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A quest to reduce and manage disaster

ARISTON Dawang Jr does not take the strings of floods brought about by typhoons sitting down.

Oct 14, 2011



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ARISTON Dawang Jr. does not take the strings of floods brought about by typhoons sitting down.

The 70-year-old entrepreneur has gone as far as writing former President Gloria Arroyo and incumbent President Benigno Aquino III–copy furnished to all the senators, members of the congress, and all other officials he thinks who will listen–to recommend disaster prevention and demand accountability.

Dawang,  the author of  The Book With 3 Titles (How to Stop Corruption, How to Get Rich by Telling a Lie, I Love You Because,  has also taken it upon himself to report inefficiencies in flood management in his village.

The former Unilever executive’s proactive stance is understandable. After all, his house located in Provident Village, Marikina City, where he has lived in for 20 years, was almost fully submerged in floodwaters during the heavy rainfall of  storm “Ondoy” (international name “Ketsana”) in 2009.

At the height of  storm, Dawang had to jump “rooftop to rooftop” to find a safe haven in a neighbor’s third floor basketball court. After Ondoy, he had his house renovated and added what he calls an “escape room”  that overlooks most of the houses in the neighborhood.

Ondoy flooded 14 of Marikina’s 16 barangays thus affecting 80 percent of the city’s almost half a million population. Some 68 people were also found dead in Marikina, but more than half of them were non-residents.

Months after the devastation brought about by Ondoy, the Philippine Disaster Risk Reduction and Management Act of 2010 was approved on May 27, 2010.

With his efforts at disaster management, it comes as no surprise that Dawang was driven enough to learn about flood control and send a two-page position paper to President Arroyo entitled “Who is in charge of Flood Control?” in early 2010.

He explained in the letter that heavy rainfall from Marikina and Montalban, flow into the Marikina River, diverted through the Manggahan Channel and impounded in Laguna de Bay then released to Pasig river and Manila Bay during low tide through the Napindan Channel.

After the explanation, Dawang asked Arroyo who is in charge of problems such as flood control system in Montalban, of the reforestation of the Montalban mountains and of dredging the rivers of Marikina, Laguna and Pasig.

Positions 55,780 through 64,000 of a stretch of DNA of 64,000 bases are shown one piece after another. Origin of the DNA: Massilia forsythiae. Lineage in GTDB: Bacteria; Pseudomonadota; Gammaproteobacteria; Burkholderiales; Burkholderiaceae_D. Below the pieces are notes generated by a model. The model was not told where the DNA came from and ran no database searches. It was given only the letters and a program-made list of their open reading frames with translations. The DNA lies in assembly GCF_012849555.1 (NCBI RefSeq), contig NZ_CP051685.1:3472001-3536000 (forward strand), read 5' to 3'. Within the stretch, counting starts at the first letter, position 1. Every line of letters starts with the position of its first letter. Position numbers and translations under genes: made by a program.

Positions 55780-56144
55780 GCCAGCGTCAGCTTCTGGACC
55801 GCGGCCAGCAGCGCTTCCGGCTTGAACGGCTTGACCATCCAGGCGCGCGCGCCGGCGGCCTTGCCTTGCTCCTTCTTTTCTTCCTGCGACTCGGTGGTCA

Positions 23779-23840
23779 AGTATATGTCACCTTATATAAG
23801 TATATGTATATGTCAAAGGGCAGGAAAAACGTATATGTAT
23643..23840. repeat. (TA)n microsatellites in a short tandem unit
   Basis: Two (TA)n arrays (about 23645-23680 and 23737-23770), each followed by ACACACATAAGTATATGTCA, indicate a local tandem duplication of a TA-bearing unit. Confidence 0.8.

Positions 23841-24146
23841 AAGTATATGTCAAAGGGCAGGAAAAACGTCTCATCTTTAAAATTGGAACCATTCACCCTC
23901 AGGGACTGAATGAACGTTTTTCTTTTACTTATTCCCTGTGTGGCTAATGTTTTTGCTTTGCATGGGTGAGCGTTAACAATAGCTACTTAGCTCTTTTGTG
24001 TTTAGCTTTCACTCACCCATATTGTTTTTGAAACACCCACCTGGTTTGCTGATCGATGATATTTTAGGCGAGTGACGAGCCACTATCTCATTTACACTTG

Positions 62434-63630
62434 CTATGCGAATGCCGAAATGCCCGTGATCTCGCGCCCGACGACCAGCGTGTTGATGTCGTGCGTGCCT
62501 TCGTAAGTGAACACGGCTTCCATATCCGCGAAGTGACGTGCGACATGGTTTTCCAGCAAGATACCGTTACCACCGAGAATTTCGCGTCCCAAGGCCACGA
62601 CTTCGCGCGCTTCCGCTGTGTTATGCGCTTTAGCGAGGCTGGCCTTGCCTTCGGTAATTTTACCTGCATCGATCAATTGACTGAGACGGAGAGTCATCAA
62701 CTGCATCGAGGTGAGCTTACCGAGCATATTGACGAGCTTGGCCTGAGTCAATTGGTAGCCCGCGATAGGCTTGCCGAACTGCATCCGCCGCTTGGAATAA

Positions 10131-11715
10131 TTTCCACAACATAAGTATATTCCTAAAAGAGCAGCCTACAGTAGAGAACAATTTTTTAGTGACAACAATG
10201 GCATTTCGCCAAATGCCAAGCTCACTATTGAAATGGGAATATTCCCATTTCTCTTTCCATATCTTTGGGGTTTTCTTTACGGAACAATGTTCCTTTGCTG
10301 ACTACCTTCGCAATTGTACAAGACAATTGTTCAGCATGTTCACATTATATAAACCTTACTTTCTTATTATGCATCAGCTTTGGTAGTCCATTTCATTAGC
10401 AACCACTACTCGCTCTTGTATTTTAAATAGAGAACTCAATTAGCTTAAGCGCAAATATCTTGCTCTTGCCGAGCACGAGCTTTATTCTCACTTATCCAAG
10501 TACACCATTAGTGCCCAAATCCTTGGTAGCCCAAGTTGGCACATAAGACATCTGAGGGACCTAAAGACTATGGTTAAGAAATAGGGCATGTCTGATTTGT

He wrote again President Aquino last Sept 30, asking “Who can we turn to for immediate attention?”

The letter was written days after  Typhoon “Pedring” (international name “Nesat”) flooded several areas of Marikina again, including Provident Village.

He told the president that the reason Provident village was “waist deep” in flood waters was because the assigned personnel was not able to operate the village’s vertical flood control  pump, which is under the City Engineer’s Office.

Much earlier, last June, he  reported to Marikina Mayor Del de Guzman that on June 24 during Typhoon “Falcon” (international name “Meari”),  the pump in Provident had “no batteries, diesel fuel and no assigned personnel to pump out the flood water which was then fast rising.”

“Please imagine our fear, our concern every time typhoons bring heavy rains and our frustration in knowing that flooding in Provident Village can be prevented if only concerned government agencies will do their jobs,” he urged in the letter to de Guzman.

A pump operator was sent during Falcon when Dawang called Rescue 161 but was unable to operate because the need for battery was not addressed.

Among all the recipients of his letter, only the Department of Public Works and Highways has been prompt in sending a reply. In fact, the agency, with Dawang, conducted an ocular inspection of the river dike and sump pit in Provident.

The DPWH team reported  cracks, the suction pump in the pump house was not operational and the water reservoir  has been abandoned and has  become a health hazard.

Writing to government leaders is not all that Dawang has been doing. He has also taken all the necessary steps to ensure that he is prepared for another flood.

He has installed a flood warning device in his koi pond in his front yard garden that rings before water elevates and gets inside the house.

Dawang’s escape room is also stored with canned goods, flashlights and batteries, gallons of water and at least seven life vests. He is still planning to put bamboo rafts in the roof.

Based on its Disaster Risk Reduction and Management Council Preparedness Program, the city of Marikina is prepared for natural disasters such as typhoons.

Dr. Jenny Fernando, Emergency Management Systems Coordinator, said  the program is 18 years in the making.  Marikina is ready in terms of facilities, equipment and manpower, but it was “not Ondoy ready,” he said.

Fernando, a member of the Disaster Risk Reduction Management Council of Marikina, said, however, that he would still like to push his proposal for a citywide-community based early warning system that would put water indicators on all posts in the city and a warning bell in every community.

He said the idea behind his proposal is for easier coordination during typhoons and smoother communication when people call the city’s Rescue 161 to inquire about the water level.

Naghahanap ako ng sponsor (I’m looking for a sponsor),” he said, adding  the proposal has already been passed to the United Nations Development Program and the Manila Electric Co. (Meralco).

The United Nations declares Oct.  13 as International Day for Disaster Reduction.

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